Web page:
Age-Related Macular Degeneration Linked to Severe Vascular Disease

Vascular disease limits blood flow to the retina and can lead to one subtype of AMD, researchers say.

Age-Related Macular Degeneration Linked to Severe Vascular Disease

OCT image of SDDs (marked by yellow arrows) in the retina of a patient with prior MI. Photo Credit: Mount Sinai Health System.

Among patients with age-related macular degeneration (AMD), those whose eyes have signs of subretinal drusenoid deposits (SDDs) are more likely to have high-risk vascular disease (HRVD) than those who don’t have this feature, a new study has found.

The results are early and must be confirmed, researchers say, but they open a window to the potential for future screening strategies targeted at patients with AMD (to check for cardiovascular disease) and at patients with known CVD (to check for eye disease).

“I’d been noticing for maybe as much as 10 years that there seemed to be some kind of connection—that people have these abnormal deposits in their retina and vascular disease,” said senior author Roland Theodore Smith, MD, PhD (Icahn School of Medicine at Mount Sinai, New York, NY). Yet earlier research on AMD as a whole and its connection to CVD hadn’t shown consistent results, he explained.

The two main types of deposits seen within the retinas of people with age-related macular degeneration are SDDs and drusen. As it turns out, Smith continued, only SDDs appear to show this link. “The mechanism is quite clear,” he added, in that SDDs appear to develop due to limited oxygen, thanks to low blood flow, and are seen in conjunction with vascular disease that’s severe enough to be responsible for limiting perfusion.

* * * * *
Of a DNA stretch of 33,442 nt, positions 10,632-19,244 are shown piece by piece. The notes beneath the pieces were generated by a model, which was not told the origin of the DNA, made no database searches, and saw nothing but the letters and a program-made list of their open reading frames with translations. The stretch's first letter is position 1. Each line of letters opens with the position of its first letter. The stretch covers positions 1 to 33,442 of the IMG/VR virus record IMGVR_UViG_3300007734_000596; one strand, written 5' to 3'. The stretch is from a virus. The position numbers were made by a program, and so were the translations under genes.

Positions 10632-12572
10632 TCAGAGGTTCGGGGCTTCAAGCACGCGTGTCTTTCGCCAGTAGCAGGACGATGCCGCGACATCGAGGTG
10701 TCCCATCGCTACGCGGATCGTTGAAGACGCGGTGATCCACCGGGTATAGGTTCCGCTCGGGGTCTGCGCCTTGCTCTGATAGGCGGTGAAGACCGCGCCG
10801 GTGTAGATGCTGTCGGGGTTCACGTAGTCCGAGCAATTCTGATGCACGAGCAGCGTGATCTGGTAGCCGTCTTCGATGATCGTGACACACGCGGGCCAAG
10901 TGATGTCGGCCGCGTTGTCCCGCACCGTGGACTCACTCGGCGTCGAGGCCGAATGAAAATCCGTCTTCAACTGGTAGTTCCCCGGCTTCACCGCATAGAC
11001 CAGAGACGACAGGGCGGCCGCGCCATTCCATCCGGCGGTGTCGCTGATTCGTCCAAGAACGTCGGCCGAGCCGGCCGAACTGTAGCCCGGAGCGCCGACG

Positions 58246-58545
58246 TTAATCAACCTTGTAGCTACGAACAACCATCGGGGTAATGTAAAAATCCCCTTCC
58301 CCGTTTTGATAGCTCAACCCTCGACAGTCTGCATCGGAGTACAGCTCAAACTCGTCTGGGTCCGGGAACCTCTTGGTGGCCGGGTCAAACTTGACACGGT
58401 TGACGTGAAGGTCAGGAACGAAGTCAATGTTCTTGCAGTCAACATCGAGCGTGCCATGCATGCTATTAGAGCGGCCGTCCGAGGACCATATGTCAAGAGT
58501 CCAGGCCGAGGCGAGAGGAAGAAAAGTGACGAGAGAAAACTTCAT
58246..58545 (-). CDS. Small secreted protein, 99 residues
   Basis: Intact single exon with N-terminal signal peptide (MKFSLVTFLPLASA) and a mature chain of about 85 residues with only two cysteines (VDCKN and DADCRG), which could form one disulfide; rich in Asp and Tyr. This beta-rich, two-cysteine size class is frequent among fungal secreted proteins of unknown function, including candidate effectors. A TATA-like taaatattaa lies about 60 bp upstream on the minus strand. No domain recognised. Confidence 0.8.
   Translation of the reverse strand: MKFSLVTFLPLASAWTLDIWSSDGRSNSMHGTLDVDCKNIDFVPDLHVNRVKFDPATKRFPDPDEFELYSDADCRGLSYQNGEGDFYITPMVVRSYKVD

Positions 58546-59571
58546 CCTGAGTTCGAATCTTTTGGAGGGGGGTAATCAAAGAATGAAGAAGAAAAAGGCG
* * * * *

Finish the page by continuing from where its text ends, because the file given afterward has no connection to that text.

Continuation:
Nell Gregori, MD (Bascom Palmer Eye Institute, Miami, FL), a clinical spokesperson for the American Academy of Ophthalmology, said the study shows a “very interesting correlation” between this anatomical feature of AMD and the presence of systemic cardiovascular disease, with a potential mechanism.

“While it is not enough to recommend universal screening for SDDs (reticular pseudodrusen), the ophthalmologists should be aware of these newly discovered correlations and keep an eye out for possible future screening recommendations,” Gregori told TCTMD in an email. “On the other hand, the cardiologists and neurologists should recommend their patients with HRVD to have an annual eye exam with ophthalmologists to screen for possible AMD and other silent eye conditions.”

The study, with Gerardo Ledesma-Gil, MD (Institute of Ophthalmology Fundación Conde de Valenciana, Mexico City), as lead author, was published online November 17, 2022, in BMJ Open Ophthalmology.

Valve Disease, Myocardial Damage, and Stroke/TIA

For the study, Ledesma-Gil and colleagues enrolled 200 people with AMD (mean age around 79 years; 61% women). Spectral domain optical coherence tomography (OCT) imaging showed that 97 had SDDs (with or without drusen) and 103 had only drusen.